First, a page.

Steve Schapiro. Living America
24.10 - 09.12. 2012
Through a selection of 120 works Living America explores the work by the prominent American photojournalist Steve Schapiro, bringing together social documentary, celebrity portraiture and street photography.
Steve Schapiro. Andy Under the Silver Cloud
Schapiro’s career in photojournalism started in 1961. During the “golden age in photojournalism” activist and reporter, Schapiro, highlighted many stories related to protests against the Vietnam War, hippies and the Summer of Love, and the Civil Rights movement, including the March on Washington and the Selma to Montgomery march for voter registration when Martin Luther King Jr. delivered his famous “I have a dream” speech. Schapiro was the first photographer at the location where Martin Luther King Jr. was assassinated and produced some of the most iconic images of this tragic event.
During the turbulent decade of the 1960s, Steve Schapiro traveled throughout America from coast to coast photographing people and issues. He had set out to make a portrait of the era, to highlight the “icons” and ordinary people who became the new generation of America. Steve Schapiro captured both drug addicts from Harlem and stars from Hollywood. He covered American art scene with portraits of Francis Bacon and Rene Magritte, Robert Ruaschenberg and Claes Oldenberg, documented Andy Warhol’s Factory, collaborated with Barbra Streisand and David Bowie. Schapiro managed to catch the character and charisma of famous actors and directors such as Dustin Hoffman, Robert De Niro, Katharine Hepburn and Mia Farrow, Francis Ford Coppola, Martine Scorsese, Woody Allen and Roman Polanski.
As part of the exhibition the Lumiere Brothers Center for Photography presents an exclusive project The Godfather Family Album, which encompasses iconic images from the legendary Francis Ford Coppola trilogy. Instantly recognizable images including Brando with Cat, Pacino Dying and The Whisper, are shown with images that have never been seen before.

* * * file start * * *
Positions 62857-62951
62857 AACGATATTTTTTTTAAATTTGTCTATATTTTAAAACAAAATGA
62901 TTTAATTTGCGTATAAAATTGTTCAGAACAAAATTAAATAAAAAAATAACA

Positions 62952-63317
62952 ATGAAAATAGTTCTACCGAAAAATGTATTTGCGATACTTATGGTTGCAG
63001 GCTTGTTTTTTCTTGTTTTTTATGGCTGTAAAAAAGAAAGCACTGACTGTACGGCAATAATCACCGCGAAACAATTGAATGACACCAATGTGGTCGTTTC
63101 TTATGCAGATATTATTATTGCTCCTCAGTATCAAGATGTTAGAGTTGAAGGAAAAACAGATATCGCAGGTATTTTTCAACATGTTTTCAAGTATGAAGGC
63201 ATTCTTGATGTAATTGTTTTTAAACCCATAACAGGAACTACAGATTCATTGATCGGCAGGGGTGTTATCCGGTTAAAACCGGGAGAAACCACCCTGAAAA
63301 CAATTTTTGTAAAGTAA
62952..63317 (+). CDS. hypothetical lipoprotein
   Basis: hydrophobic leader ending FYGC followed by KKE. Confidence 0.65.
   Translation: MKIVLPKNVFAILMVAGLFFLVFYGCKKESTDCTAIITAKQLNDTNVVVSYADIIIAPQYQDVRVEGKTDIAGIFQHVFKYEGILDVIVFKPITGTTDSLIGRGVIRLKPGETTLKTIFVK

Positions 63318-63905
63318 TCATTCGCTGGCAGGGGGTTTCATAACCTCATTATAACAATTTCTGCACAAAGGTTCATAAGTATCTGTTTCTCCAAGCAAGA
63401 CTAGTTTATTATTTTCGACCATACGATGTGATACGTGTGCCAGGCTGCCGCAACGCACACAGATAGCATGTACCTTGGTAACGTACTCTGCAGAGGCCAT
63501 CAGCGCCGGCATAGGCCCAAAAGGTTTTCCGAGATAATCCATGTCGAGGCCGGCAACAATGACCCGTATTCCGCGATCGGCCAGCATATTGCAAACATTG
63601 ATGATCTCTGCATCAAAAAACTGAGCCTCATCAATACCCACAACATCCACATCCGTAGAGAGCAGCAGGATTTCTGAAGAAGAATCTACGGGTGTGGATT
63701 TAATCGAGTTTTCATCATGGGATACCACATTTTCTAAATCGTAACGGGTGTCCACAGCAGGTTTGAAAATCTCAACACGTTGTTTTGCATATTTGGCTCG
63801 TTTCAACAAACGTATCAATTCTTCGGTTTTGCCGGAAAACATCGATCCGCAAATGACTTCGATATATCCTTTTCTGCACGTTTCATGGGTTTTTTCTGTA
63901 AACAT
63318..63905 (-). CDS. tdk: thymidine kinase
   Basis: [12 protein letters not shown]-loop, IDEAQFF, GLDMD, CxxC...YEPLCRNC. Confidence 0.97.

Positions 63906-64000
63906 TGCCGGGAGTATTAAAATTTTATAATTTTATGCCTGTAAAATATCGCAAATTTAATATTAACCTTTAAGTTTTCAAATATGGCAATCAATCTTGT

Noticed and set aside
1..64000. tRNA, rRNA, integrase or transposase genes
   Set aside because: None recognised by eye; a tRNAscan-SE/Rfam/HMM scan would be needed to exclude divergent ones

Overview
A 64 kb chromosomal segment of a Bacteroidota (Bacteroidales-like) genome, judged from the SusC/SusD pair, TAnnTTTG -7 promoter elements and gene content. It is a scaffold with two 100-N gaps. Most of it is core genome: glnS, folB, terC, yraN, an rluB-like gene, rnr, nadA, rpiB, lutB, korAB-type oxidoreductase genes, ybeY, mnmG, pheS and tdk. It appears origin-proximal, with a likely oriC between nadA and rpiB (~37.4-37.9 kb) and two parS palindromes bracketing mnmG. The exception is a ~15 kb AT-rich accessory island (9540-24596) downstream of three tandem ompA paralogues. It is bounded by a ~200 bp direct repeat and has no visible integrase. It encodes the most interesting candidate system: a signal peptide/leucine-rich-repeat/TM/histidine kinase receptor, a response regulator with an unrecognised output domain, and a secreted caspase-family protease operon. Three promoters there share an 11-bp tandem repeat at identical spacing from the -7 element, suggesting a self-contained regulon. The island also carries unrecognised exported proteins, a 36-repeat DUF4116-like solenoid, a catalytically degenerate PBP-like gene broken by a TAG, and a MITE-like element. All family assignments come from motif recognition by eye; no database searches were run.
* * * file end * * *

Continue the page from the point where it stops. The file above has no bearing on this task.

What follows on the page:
Born and raised in New York City, Steve Schapiro discovered photography at the age of nine and spent the following decades prowling the streets of his native New York City trying to emulate the work of Henri Cartier-Bresson. Later William Eugene Smith taught him technical skills he need to succeed as a photographer, and also expanded his world-view. Schapiro’s lifelong interest in social documentary and his consistently empathetic portrayal of the subjects is an outgrowth of the days spent with Smith and the development of a concerned humanistic approach to photography.
Magazines, such as Life, Time, Rolling Stone, Sports Illustrated, People, Newsweek and Vanity Fair, have published Schapiro’s photo-essays. His photographs were included in the Metropolitan Museum of Art’s 1968 exhibition “Harlem on My Mind”. His work can be found in the collections of the Smithsonian museum (Washington), the High Museum (Atlanta) and the National Portrait Gallery (Washington). His monographic albums have been published by Taschen, Arena Editions, PowerHouse Books and Hatje Cantz.